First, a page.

This module was used as an introduction to the science of climate change, with the goal of detecting trends in temperature change providing motivation for later course material on climate adaptation and mitigation.
Adapted from: Global Temperature Change in the 21st Century (Abstract) | TIEE v 1.0
The module was implemented at Fairfield University by James Biardi.
- Course: BI/CH 76, Environmental Science
- Course Level: This course is for non-science majors, and forms part of their distribution requirements for the bachelor’s degree
- Instructional Setting: Lecture only, but with requirement for experience in data collection and analysis
- Implementation Timeframe: The course ran 150 min/week for 15 weeks. The module was implemented during weeks 11, 12, and 13 of the course.
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The student handout was used unmodified from the original module. Exercises in the original module were completed in order each week, with data files shared via the course management system between class sessions.
Data files and assignment requirements were distributed by the course management system, by group for Exercise 1 and 2, and for the entire class for Exercise 3. Groups submitted their analysis in the form of an Excel spreadsheet annotated with their notes on the assessment questions given in the handout.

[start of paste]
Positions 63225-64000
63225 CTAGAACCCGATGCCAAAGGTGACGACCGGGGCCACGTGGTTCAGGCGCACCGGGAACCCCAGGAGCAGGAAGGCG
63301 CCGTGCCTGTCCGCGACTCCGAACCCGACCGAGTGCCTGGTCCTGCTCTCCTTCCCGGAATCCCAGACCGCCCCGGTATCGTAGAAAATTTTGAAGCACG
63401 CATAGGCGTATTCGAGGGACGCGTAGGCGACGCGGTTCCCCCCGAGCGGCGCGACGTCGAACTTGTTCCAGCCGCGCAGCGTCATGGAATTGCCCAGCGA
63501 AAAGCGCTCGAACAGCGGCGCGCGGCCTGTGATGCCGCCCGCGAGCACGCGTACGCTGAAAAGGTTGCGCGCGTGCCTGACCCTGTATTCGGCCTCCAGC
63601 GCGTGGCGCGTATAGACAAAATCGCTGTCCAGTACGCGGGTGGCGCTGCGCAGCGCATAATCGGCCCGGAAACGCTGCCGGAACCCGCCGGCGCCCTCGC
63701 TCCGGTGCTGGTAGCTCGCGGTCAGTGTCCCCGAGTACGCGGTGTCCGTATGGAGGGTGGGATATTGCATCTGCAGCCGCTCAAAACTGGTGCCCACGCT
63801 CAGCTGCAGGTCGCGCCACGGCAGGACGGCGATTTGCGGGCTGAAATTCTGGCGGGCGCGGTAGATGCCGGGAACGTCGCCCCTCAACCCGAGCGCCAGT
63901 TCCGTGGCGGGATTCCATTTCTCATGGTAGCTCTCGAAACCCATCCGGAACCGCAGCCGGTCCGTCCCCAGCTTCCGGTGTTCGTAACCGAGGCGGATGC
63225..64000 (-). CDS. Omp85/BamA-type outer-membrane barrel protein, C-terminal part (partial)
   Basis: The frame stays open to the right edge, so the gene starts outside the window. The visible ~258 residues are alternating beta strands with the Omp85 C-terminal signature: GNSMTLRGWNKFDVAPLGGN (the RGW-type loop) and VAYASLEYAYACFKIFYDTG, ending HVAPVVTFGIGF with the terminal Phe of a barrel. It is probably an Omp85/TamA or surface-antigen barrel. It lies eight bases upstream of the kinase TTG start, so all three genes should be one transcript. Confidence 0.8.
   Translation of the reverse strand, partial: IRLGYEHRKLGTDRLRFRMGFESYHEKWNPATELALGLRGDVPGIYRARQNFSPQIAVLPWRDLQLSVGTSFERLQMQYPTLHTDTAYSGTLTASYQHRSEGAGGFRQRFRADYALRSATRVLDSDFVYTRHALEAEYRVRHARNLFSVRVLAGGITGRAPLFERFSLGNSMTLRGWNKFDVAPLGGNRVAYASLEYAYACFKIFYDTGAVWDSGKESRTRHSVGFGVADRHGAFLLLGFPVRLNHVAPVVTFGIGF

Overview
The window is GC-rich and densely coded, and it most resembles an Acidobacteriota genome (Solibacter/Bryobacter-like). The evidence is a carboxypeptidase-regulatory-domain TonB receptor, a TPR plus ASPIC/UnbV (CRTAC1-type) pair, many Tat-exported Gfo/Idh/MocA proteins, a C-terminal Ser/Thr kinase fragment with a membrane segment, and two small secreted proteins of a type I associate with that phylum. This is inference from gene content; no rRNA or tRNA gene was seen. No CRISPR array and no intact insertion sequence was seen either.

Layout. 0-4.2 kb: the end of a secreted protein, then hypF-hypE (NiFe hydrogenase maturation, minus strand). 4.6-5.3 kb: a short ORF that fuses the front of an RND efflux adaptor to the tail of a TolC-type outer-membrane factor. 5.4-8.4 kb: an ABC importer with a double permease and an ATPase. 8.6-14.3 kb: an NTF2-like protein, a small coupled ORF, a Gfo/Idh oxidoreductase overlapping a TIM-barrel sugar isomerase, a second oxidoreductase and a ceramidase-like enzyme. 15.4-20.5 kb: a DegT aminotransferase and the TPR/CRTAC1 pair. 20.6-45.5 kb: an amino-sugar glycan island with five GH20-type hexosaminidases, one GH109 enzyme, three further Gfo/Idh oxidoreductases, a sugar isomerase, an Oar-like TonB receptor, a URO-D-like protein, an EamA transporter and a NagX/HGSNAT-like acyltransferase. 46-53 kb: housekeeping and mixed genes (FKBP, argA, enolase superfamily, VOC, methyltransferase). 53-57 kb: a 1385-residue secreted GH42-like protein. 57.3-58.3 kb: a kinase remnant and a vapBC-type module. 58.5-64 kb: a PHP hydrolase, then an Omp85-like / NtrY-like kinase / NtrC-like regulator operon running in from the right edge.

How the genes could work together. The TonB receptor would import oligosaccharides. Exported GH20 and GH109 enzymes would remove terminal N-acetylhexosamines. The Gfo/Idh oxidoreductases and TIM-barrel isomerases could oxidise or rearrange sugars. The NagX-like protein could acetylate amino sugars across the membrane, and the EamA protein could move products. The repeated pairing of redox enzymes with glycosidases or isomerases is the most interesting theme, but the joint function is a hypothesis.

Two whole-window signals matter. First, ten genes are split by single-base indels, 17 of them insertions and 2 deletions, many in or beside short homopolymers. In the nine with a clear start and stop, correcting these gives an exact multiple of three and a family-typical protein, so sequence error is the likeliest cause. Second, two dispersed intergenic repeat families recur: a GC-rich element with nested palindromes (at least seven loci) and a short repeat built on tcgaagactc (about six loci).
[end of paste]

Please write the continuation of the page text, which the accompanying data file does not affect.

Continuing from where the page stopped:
On the final exam students were asked two short answer questions based on this activity:
- “Why do climate scientists give a range of predictions for the amount of temperature change we should expect by the end of the century?” and
- “Choose one area of impact from the IPCC AR4 WG2 report (water, ecosystems, food, coasts, or health) and describe the impacts we should expect to see by the end of the century after a predicted 2–4°C increase in temperature.”